A new loonie featuring the effigy of His Majesty King Charles III, who ascended to the throne following the death of his mother, Queen Elizabeth II, was unveiled by the Royal Canadian Mint on Tuesday.
Canadians can expect a small number of the coins to go into circulation by early December.
The new design was selected from more than 350 submissions by artists and engravers across the country, who were invited to participate in a competitive process by the Mint.
“Since 1953, the portrait of the late Queen Elizabeth has graced the obverse of Canadian coins. Today, 70 years later, a new chapter in Canadian history begins,” said Mint president and CEO Marie Lemay in Winnipeg.
“We wish His Majesty a happy birthday and we look forward to soon sending him his very own set of first strike coins.”
According to the Mint, the loonie’s development involved several stages of evaluation, approval and production.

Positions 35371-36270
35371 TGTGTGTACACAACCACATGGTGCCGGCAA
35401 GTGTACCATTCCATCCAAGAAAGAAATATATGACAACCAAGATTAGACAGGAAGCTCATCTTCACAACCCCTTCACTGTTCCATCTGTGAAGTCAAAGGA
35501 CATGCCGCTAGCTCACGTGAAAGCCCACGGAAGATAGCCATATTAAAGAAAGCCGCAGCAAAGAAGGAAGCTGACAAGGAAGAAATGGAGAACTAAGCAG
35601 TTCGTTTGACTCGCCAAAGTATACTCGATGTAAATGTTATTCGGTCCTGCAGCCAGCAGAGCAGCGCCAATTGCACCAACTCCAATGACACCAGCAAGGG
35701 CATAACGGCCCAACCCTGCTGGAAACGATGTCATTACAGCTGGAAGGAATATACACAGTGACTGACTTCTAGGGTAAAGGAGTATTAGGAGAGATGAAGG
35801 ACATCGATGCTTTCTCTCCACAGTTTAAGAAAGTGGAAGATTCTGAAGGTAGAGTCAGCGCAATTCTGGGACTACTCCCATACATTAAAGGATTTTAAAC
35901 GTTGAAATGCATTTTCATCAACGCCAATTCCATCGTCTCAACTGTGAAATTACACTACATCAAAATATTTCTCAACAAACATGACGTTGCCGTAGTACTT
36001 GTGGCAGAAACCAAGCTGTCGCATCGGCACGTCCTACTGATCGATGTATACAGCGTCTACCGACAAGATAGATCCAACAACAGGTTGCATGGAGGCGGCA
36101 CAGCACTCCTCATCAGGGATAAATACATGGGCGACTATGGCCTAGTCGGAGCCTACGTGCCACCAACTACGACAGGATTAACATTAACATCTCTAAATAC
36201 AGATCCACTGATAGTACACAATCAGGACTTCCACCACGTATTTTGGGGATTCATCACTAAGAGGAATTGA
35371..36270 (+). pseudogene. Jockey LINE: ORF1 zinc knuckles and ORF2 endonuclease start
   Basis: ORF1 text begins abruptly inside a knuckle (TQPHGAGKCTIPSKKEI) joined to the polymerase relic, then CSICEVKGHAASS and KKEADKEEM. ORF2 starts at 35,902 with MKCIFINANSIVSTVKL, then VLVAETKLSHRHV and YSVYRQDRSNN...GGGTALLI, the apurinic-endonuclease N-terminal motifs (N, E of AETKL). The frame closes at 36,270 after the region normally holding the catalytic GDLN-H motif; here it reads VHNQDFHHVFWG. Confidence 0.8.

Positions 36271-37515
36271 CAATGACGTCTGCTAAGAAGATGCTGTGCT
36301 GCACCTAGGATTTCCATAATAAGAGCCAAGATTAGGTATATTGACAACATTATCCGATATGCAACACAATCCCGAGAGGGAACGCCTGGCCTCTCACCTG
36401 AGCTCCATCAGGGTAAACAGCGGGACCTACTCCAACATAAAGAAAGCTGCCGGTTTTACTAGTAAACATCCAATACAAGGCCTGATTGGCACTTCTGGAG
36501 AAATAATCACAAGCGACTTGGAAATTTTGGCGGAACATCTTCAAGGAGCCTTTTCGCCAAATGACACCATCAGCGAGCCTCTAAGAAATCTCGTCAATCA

Artists and engravers who were involved had to follow strict guidelines on the mandatory design requirements, such as the size, shape and orientation of the portrait, as well as the inclusion of the King’s name, title and motto.
The design also had to be suitable for mass production and circulation.
According to the Mint, a $20 dollar bill is also currently in development but it could be years before it is unveiled.
“At this stage, it is far too early to be more precise about when the design of the note will be unveiled and when the note will begin to circulate,” Bank of Canada spokesperson Rebecca Spence told CBC News.
“The current $20 note will continue to circulate for years to come.”
A winning design was chosen by an internal Mint review panel, based on criteria such as aesthetics, technical feasibility and adherence to the brief.
The design was then submitted to the Government of Canada and Buckingham Palace for their approval, before the Mint began the engraving and tooling process to create the dies for striking the coins.
The new coins featuring King Charles III will gradually replace the coins bearing the image of Queen Elizabeth II, who reigned for 69 years as Canada’s head of state. However, the Mint clarified that all coins currently in circulation remain legal tender, regardless of the change in monarchy.